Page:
House Farm Bill Vote Praised by Dairy Groups
The farm bill has passed the House of Representatives and dairy groups are happy to see it move forward with legislation that can aid producers.
The bill passed by a thin margin with a vote of 213-211 that included 20 Republican voting against the legislation. Despite the partisan nature of the vote the National Milk Producers Federation (NMPF) and the International Dairy Foods Association (IDFA) both wanted to thank the House Agriculture Committee for their work on the farm bill.
“While there are a few issues that will need to be addressed when the House reconciles its version of the Farm Bill with the one the Senate is considering, we are pleased that the process continues to move forward with this vote,” says NMPF President and CEO Jim Mulhern.
“U.S. dairy products companies support nearly 3 million jobs, generate more than $39 billion in direct wages and have an overall economic impact of more than $628 billion,” adds Michael Dykes, D.V.M., IDFA president and CEO. “Our powerful engine for American jobs and economic stimulus will only continue to contribute and grow under this farm bill.”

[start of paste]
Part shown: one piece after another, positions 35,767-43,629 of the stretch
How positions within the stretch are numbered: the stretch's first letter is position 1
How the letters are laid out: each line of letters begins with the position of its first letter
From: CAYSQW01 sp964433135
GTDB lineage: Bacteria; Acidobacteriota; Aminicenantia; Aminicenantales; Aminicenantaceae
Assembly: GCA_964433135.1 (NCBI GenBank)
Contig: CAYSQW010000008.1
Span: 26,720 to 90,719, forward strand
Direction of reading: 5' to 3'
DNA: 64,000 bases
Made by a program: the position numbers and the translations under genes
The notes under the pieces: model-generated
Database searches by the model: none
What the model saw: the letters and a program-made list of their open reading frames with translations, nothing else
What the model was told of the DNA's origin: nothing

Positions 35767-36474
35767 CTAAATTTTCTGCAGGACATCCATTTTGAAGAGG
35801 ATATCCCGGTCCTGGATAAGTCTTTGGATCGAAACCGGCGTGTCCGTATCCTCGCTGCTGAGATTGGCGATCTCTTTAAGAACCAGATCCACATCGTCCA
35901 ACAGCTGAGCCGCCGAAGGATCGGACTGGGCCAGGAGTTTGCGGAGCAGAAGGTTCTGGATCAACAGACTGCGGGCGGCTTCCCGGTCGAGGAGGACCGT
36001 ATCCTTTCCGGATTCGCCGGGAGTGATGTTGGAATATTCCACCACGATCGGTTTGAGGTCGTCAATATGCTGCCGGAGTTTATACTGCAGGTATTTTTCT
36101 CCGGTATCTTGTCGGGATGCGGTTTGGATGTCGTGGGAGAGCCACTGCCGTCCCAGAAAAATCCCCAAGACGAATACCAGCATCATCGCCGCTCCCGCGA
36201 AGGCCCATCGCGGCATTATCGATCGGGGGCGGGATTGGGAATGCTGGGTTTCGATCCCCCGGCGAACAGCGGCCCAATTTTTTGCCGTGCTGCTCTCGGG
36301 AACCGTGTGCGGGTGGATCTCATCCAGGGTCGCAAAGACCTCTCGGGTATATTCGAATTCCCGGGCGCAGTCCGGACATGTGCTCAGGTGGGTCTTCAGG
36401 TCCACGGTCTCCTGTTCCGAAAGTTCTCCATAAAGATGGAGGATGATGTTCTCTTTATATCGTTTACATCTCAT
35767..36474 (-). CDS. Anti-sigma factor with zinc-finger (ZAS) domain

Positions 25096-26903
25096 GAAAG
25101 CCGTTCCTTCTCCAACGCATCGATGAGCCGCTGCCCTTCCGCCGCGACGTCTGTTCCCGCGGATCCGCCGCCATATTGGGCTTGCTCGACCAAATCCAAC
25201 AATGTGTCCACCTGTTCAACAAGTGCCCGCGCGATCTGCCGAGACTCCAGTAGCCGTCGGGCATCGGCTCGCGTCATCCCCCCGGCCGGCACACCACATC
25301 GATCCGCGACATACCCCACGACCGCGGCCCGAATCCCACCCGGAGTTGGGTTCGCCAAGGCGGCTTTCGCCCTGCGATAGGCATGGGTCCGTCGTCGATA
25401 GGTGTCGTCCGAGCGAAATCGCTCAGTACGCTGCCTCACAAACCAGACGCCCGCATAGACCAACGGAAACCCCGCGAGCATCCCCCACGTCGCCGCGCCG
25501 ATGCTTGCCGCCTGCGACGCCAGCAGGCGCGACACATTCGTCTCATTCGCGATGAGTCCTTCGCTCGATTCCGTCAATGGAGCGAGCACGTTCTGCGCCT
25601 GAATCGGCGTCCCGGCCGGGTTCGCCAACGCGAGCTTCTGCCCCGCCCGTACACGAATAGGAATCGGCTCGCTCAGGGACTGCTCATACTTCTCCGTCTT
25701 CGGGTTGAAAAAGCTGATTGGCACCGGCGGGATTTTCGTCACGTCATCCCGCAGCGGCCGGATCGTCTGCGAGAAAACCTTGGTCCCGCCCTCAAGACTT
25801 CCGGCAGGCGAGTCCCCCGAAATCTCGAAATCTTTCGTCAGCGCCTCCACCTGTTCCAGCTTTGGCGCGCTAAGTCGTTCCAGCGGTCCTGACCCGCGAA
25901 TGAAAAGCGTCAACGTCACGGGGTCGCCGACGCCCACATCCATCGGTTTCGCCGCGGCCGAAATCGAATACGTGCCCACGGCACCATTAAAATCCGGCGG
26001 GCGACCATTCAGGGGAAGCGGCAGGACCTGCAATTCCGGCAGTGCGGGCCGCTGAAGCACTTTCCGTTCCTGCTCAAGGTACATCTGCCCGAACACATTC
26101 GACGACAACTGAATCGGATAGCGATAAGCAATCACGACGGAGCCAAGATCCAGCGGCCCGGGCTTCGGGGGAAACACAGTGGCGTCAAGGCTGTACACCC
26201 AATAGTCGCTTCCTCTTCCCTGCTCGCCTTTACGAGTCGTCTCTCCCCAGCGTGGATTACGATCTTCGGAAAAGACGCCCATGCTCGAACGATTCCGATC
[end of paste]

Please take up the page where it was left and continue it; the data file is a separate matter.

Dairy legislation contained in the farm bill includes:
- Improvements to the Margin Protection Program (MPP) by raising the maximum covered margin to $9/cwt which should provide more flexibility to producers.
- The Supplemental Nutrition Assistance Program (SNAP) would provide retail incentives for the promotion of milk purchases.
- Language in the bill also requires the U.S. Department of Agriculture to finalize its interim final rule allowing low-fat flavored milk to be served in school cafeterias. It was authored by Rep. Glenn “G.T.” Thompson (R-Pa.).
- Nutrient management was addressed in the conservation title with an emphasis placed on nutrient recovery technologies. The language was authored by Rep. Mike Bost (R-Ill.).
The Senate is currently working on the farm bill after it easily passed committee by a vote of 20-1. The deadline for the bill to be passed into law is Sept. 30 when the current farm bill expires.